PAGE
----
(directed by Brad Bird)

For fans of animated movies, the work produced by the Pixar studio hold a prominent place in our hearts. Pixar and their often rocky involvement with the Disney Company was back in the news a year and a half ago, when Disney (who had previously released a number of Pixar projects like Toy Story, Monsters Inc and The Incredibles) purchased Pixar to the tune of $7.4 billion in stock and installed Pixar's Ed Catmull and John Lasseter within Disney. Pixar fanatics feverishly wondered how this move might affect the previously prodigious creative output from San Francisco but with the release of Ratatouille this weekend, those Cassandra-fears will be allayed. Written and directed by the brains behind The Incredibles and The Iron Giant, Ratatouille is like all the best that Pixar has to offer: a beautifully composed, cleverly characterized complete universe on screen. A joy to watch for adults and children, Ratatouille transcends the usual "animation is for kids" paradigm and delivers a really excellent film about the love of good food and the magic of Paris.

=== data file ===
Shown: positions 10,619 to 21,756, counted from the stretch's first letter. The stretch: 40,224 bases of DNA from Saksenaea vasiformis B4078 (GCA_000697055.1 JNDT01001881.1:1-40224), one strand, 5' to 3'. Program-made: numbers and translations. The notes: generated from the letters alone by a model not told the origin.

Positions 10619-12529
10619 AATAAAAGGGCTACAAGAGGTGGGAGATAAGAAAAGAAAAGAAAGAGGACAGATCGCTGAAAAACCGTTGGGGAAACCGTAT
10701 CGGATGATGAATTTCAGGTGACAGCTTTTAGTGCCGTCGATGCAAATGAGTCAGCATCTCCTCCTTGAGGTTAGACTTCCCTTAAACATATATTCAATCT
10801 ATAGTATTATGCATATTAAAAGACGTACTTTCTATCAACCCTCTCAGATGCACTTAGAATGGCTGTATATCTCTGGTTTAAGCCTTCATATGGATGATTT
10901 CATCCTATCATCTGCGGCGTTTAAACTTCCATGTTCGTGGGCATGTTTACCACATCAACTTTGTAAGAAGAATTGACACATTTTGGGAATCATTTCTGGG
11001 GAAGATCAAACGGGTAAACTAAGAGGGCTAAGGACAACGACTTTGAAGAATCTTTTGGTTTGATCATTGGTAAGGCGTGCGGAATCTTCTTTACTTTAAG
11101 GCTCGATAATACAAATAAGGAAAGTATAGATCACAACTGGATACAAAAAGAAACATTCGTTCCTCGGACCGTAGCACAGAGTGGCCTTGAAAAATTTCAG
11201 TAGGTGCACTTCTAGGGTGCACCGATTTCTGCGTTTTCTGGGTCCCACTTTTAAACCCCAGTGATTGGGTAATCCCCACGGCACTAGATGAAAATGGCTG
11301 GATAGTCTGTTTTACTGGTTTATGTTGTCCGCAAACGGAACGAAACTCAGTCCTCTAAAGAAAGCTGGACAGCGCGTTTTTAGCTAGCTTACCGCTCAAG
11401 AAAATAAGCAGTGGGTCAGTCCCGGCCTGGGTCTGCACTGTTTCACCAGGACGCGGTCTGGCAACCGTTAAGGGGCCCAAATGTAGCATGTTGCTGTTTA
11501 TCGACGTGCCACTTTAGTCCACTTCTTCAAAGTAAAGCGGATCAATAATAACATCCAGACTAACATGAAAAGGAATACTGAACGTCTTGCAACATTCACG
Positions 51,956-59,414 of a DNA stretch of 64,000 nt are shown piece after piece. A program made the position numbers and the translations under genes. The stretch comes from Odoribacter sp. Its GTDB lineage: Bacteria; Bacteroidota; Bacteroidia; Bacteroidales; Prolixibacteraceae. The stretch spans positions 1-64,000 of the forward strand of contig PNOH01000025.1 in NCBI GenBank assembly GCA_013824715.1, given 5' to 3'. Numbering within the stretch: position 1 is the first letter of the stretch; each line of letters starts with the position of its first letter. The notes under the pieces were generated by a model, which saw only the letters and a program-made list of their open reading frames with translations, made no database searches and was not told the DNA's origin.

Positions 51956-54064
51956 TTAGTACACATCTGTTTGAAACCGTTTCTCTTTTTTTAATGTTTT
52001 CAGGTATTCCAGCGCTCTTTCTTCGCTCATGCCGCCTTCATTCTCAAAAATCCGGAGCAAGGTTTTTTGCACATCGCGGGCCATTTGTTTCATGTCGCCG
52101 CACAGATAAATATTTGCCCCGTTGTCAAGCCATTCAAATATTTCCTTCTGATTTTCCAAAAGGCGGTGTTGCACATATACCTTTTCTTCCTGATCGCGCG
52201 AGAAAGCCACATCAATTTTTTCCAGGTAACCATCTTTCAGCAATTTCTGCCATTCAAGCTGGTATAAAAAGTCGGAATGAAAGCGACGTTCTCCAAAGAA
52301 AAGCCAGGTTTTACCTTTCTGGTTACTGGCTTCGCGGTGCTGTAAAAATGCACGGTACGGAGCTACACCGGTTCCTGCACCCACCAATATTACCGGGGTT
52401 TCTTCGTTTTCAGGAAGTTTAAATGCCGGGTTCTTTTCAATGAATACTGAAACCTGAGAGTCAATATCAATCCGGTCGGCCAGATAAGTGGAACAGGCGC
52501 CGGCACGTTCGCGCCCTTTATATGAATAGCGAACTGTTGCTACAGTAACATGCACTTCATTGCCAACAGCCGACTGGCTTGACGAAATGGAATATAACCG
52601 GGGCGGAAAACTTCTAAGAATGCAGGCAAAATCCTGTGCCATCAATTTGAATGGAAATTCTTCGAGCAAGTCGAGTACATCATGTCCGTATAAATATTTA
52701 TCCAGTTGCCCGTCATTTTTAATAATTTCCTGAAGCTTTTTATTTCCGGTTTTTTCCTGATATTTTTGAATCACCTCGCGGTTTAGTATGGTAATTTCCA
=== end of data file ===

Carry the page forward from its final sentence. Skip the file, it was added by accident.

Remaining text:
Patton Oswald is the voice of our young hero Remy, a French rat who has such a refined palate he eschews the garbage feasted on by his clan for fine cuisine made by humans. A forced flight from their countryside home separates Remy from the rest of his colony and through sheer luck he ends up in the kitchen of a once-great city restaurant where he befriends and begins to mentor the kitchen boy, Linguini. These scenes in the kitchen imagined from a rat's eye view are really spectacular, as Remy practically dances around the pots and pans making food. They come across as both fanciful and oddly realistic, as though it would really be possible for a rodent to be a fine chef. In this instance and so many others throughout the movie, Ratatouille completely immerses the viewer in its delightful world. While the sight of a furry phantom on the subway tracks still grosses out Gothamist, we're very pleased to see them featured so cunningly and lovingly on the silver screen.

Other flicks gracing theaters this week and pre-holiday weekend include the melodramatic chick flick Evening, Michael Moore's Sicko which is now in wide release, Bruce Willis's fourth installment of the action franchise Live Free or Die Hard, and Vitus about a reluctant piano prodigy.